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Friday, March 24, 2017

Organic Cotton Plus Fabric Review

Checking my email a few months ago, I was ecstatic to see a message from Organic Cotton Plus offering me fabric from their website. They deal in 100% certified organic fabric that meet Global Organic Textile Standards (GOTS). Their range of products include different types of silk, jute, linen, and wool in knit and woven forms. In just their silk category, they offer hemp, "peace" silk, and a hemp/silk blend. They also carry in their online shop "green" laundry detergents, natural horn buttons, and both fiber reactive and vegetable dyes.


After looking through their site I was eager to choose my items; however, I had no idea how hard the decision would be. I found myself taking two days just running through fabric type, quantity, and color scenarios; if I bought two yards of their French terry, could I still afford anything else? However, I could afford four yards of their organic twill but then get just one color or split it between colors? I was also tempted with their peace silk but whatever I made with it would probably only be worn once because of my so-NOT-silk-friendly lifestyle.

Swatches!
I decided to end the indecision by thinking of the patterns already in my stash and what projects I had been wanting to make that were already on my project list. I then compared that list with which fabrics Organic Cotton Plus had to offer that would work with them.

Nutmeg brown and olive green

In the end, I choose two lengths of their 60" (actually 62"!) twill in two colors that are always hard for me to find; a strong green and a rich brown. I was so excited to get my hands on this fabric and in addition, by publishing my review, I would join the likes of Cut Cut Sew, Lladybird, Male Pattern Boldness, and True Bias in sampling Organic Cotton Plus fabrics.

How it arrived.
Unfortunately, both two yard lengths I originally received were off-grain. I contacted the company and they graciously sent another cut length. While better than the first, the new length was also stretched out of grain. Even though I knew in theory how to fix the problem, I took this as a research opportunity and looked through my 20-plus sewing books and found everything I could about straightening fabric grain. Out of all my books, the most detailed and complete instruction was found in my Vogue Sewing Book (c. 1982) on page 132. This was the only one that suggested soaking the fabric to relax the fibers.

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Dampened with the selvages pinned together.
I first straightened the crosswise ends of the fabric by cutting into the selvage and pulling a thread across the width. After unsuccessfully trying to stretch the fabric into shape while dry, I decided to block the fabric. I soaked it in warm water, gave it another good stretch on the bias, and pinned the selvages together.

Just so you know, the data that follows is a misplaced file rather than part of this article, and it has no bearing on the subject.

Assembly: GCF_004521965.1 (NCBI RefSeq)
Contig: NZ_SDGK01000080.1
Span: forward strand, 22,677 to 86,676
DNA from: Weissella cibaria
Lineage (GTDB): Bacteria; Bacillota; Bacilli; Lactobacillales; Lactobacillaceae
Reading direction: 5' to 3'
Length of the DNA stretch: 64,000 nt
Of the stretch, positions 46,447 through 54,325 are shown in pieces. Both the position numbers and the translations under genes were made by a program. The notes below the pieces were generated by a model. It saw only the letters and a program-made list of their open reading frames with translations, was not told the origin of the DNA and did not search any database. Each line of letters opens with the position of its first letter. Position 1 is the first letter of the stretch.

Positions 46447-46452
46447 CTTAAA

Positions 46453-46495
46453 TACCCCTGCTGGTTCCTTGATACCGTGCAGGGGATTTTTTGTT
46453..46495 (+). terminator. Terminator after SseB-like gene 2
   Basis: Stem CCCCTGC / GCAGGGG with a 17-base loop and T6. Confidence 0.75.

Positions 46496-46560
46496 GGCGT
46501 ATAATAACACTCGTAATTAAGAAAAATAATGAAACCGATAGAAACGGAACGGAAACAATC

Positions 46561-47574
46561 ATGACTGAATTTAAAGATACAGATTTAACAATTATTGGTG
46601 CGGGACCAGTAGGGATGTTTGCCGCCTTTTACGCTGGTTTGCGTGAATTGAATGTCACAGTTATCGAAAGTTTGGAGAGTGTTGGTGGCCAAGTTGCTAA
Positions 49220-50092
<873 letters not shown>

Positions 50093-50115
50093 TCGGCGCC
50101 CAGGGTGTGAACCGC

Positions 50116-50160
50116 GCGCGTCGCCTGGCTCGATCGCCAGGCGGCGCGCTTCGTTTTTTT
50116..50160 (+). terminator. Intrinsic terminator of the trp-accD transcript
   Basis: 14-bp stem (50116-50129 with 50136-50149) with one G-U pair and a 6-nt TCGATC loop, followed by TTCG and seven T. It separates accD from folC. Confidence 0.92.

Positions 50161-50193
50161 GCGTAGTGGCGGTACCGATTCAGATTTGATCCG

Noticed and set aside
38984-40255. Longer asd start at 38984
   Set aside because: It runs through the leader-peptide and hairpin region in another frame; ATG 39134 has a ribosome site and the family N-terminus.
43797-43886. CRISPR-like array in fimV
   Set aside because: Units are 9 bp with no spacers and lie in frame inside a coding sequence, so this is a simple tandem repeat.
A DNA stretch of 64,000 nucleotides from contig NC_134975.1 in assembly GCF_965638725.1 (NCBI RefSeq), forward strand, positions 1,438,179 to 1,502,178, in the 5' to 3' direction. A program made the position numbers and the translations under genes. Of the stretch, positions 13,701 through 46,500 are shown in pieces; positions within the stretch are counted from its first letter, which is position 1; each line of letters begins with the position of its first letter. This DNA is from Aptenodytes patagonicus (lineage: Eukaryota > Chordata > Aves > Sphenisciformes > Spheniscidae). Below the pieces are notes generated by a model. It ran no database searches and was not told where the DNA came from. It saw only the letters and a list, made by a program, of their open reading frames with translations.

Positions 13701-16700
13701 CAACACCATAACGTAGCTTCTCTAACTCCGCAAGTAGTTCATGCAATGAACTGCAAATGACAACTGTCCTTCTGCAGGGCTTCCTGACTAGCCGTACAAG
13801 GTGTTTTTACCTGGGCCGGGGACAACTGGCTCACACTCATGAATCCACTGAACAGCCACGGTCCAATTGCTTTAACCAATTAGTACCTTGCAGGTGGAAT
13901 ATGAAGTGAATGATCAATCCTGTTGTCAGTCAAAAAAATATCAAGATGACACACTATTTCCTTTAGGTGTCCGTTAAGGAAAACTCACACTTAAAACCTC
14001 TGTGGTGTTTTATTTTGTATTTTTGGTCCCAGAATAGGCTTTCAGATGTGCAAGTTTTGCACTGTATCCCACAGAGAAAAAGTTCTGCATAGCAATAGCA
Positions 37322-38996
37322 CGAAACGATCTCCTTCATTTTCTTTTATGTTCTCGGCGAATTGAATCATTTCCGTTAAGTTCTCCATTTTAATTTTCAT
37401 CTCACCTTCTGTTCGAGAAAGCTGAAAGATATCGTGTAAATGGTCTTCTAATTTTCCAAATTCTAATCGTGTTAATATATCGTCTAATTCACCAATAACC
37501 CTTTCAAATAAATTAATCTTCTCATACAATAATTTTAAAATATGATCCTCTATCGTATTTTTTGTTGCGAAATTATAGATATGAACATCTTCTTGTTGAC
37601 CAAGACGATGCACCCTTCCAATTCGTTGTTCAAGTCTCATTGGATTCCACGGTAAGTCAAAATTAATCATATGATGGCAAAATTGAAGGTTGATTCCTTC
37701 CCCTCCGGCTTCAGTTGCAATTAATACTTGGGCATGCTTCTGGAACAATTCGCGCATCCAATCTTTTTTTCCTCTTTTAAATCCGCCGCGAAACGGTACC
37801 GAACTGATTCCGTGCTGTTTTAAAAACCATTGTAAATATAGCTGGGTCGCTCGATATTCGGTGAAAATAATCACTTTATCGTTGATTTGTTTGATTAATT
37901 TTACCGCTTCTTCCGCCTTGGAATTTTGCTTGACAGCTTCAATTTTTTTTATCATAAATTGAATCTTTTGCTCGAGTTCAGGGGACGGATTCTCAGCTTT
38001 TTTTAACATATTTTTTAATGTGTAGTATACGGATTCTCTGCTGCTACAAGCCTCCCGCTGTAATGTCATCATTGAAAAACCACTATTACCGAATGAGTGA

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Still wet and coaxed into place.
Then similar to what is done with knitted projects, I laid the fabric flat, stretched, and pressed it into position to dry for a few hours. Before it was completely dry, I steam ironed it while continuing to coax it into place. This corrected the grain.

Ta Da, dried and corrected fabric!
While time-consuming, I am still happy with this fabric, the quality and durability is excellent. It also sews and presses well. However, I strongly feel that the company should do a review their manufacturing process, because somewhere along the way something is pulling their fabric off grain. In all, I received three separate 2-yard lengths from them and all were off-grain. Since I started this blog in 2006, I have been in the habit of checking the grain of every woven fabric before I work with them but many sewists (especially new ones) may not do this and that is were the harm would be.

Rated on a scale of 1 to 5:

Organic Cotton Plus = 4, with suggested due diligence.

Here's a sneak peek of my finished project made with their nutmeg brown 60" twill (#16018OT-NUT), the review is coming up next!


3 comments:

  1. I guess that I will be first. Good Grief. Everyone must be speechless. I was for a time and then I thought that I just had to respond. What a nice laid back person you must be. I would be furious if I ordered fabric and it was this much off grain. Yes, you managed to fix it but how many would even know that it needed to be fixed. Those new to sewing would not have a clue.

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  2. It is not unusual for fabric folded on a bolt to be out of grain. Roll up a magazine and see how the pages are skewed. If it comes off a roll and hasn't been folded first, it has a much better chance of not being off grain. I sell fabric for a living and I see it all the time. If I notice it is seriously cockeyed, then I add a bit extra to the purchase to be squared up. I learned in grade school sewing how to straighten the grain, but I seriously doubt that most new sewers have a clue, until their first pair off trousers have twisted legs and they wonder why. Beautiful job on the culottes, btw.
    Barb

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  3. You did it! I am someone who is very lazy about checking that fabrics are on grain, I applaud your diligence! As you saw on IG, I just got my hands on a copy of The Vogue Sewing Book (c.1970) and am glad to hear you've found it a good resource. :)

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